These people exist. They exist in large numbers. 

It's hard enough to be poor. It's terrible to be hungry as a child. The last thing these kids need is their school highlighting their poverty with these despicable, stupid, insensitive acts of cruelty.  

Adults should know better. 

Earlier this month, New Mexico Governor Susana Martinez signed the Hunger-Free Students’ Bill of Rights, which directs schools to work with parents to pay their debts or sign up for federal meal assistance and puts an end to practices meant to embarrass children.

I was happy to see a state taking action against these terrible practices, but I was also saddened to learn that action was required. 

Even if you've never experienced poverty, and even if you don't know someone who is impoverished personally, it doesn't make much effort or imagination to understand how traumatic food shaming can be for a child. 

So use some effort and imagination, damn it. Stop embarrassing yourself and humanity. Don't be a despicable, disgusting adult.  

If the teacher tells you that your child is not gifted, it’s more likely that it’s the teacher who is not gifted.

The most common response to a piece I wrote last month entitled 12 Things Teachers Think But Can’t Always Say to Parents was a suggested addition to the list. It was phrased in many ways, oftentimes sarcastically, and it generally went something like this:

Your child is not as gifted as you think he or she is.

There was a reason I left this particular item off my list:

It’s stupid. It’s shortsighted and narrow minded. It’s unproductive. It’s adversarial. It’s not true.

This is not to say that I haven’t heard this sentiment expressed many times in my 17 years as a teacher. But whenever I hear a teacher express this idea, I push back immediately, and I push back hard, for three reasons.

1. Parents are supposed to think that their child is gifted.

It’s only natural for them to think more highly of their child than the rest of the world does. Their child is the most important thing in their life. They will invest more time, money, and energy into their child than anyone or anything before or after. It makes sense for them to believe that the person who they love the most in the world is gifted in some way.

And we all deserve to have someone in our lives who believes in us above all others. It should be our parents. They should be our champions. To think that parents should feel differently is short sighted and stupid.

2. Wouldn’t it be a better world if every teacher thought like parents and assumed that every student in their class was gifted in some way?

I’ve taught about 350 students in my 17 years as a teacher, and I have yet to meet a kid who I didn’t believe was gifted in one way or another.

In fact, some of my most accomplished students were the ones for whom learning came the hardest. Their gift was not intellect but effort -  a willingness to do whatever it took to succeed.

Give me a student gifted in effort over a student gifted in intellect any day. 

I assume that every one of my students is gifted, and this assumption has served me well. When a teacher sets remarkably high expectations and demands more from his students than ever before, students perform better. The research on this is irrefutable.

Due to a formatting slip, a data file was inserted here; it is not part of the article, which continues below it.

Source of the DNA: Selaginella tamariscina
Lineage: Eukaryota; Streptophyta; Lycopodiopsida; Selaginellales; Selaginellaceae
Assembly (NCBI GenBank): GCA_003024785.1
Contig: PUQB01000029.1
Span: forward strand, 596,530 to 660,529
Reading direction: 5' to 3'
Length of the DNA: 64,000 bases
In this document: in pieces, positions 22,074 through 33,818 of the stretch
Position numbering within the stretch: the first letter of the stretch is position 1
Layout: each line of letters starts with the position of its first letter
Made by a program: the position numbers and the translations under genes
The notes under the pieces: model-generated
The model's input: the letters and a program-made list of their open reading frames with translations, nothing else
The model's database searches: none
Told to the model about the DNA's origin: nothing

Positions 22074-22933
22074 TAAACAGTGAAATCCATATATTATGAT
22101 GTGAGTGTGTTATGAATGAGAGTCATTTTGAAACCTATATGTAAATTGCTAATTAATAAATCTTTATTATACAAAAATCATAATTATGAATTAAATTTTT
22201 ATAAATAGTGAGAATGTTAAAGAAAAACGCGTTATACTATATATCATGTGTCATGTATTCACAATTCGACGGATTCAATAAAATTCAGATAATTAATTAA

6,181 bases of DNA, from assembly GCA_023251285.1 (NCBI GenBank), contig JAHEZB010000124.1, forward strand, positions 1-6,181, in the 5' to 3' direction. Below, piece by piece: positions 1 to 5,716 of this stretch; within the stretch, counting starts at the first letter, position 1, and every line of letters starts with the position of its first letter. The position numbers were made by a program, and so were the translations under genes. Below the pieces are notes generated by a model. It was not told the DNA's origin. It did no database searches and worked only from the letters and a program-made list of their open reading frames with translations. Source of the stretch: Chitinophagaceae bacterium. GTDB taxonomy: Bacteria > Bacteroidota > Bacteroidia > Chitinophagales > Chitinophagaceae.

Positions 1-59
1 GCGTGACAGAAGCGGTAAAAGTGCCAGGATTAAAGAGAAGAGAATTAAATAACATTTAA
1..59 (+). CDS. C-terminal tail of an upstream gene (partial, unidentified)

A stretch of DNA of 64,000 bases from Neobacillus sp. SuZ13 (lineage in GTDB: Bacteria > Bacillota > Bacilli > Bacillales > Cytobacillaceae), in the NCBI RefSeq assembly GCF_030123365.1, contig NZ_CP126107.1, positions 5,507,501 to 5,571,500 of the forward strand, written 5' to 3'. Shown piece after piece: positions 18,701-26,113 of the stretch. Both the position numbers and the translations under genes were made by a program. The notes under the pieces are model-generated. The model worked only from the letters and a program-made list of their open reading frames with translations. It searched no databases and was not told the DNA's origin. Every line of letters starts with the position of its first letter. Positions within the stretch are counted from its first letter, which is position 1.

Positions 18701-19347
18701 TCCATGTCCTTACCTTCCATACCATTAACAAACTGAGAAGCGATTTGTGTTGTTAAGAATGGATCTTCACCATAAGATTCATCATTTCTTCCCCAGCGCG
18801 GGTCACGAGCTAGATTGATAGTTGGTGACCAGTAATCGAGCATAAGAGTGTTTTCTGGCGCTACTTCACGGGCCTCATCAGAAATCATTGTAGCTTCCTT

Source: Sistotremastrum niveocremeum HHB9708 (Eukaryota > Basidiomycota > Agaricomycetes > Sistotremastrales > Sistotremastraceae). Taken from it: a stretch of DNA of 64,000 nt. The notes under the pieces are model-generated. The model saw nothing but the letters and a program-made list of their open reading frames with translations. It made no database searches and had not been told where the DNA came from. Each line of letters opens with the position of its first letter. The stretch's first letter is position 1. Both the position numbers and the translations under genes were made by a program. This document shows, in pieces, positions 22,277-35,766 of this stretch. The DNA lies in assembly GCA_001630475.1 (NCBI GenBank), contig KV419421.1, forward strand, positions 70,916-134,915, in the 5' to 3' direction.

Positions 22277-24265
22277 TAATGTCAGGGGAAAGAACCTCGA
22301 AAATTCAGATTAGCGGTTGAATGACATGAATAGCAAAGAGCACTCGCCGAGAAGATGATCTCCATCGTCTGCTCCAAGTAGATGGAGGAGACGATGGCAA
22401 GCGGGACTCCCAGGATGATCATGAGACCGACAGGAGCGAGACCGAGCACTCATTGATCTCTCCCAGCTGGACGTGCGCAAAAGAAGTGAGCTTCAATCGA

Yet history is littered with presumptuous, ignorant,  and arrogant educators who assumed that their students wouldn’t amount to much and were later proven wrong.

Albert Einstein. Helen Keller. Robert Strenberg. Thomas Edison. Louis Pasteur. Enrico Caruso. Ludwig Beethoven. Leo Tolstoy. Louisa May Alcott.

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Many more. Too numerous to count. Myself included.  

Each of these men and women were told by teachers that they were hopeless, half-witted, and doomed to a lives of mediocrity.

It turns out that it was the teachers who were hopeless, half-witted, and mediocre.

As a teacher, why not err on the side of gifted? Why not assume the best? Expect the best. Demand the best. Give students the chance to shine by assuming that they can and will shine.   

3. Why promote an adversarial relationship with parents?

If a parent thinks that their child is gifted, and you – for whatever reason – disagree, why not find some middle ground?

Yes, it’s entirely possible that your child is gifted, and if he begins working to his fullest potential, we may start to see more evidence of that. Let’s find a way to make that happen.

There’s no reason to quash a parent’s hopes and dreams for their child. The teacher-parent relationship is one of the best tools available in my teaching arsenal. When it is strong and trusting, learning increases. Behavior improves. But that relationship only exists because I understand how parents feel about their children, and I embrace those feelings.  

Yes, your child is gifted. I’m not sure about the scope of that giftedness, but let’s get your child working as hard as possible and find out together.

That strikes me as a more productive and respectful position than the smarmy “You’re child isn’t as gifted as you think” response that so many teachers who responded to my initial piece seemed to default to.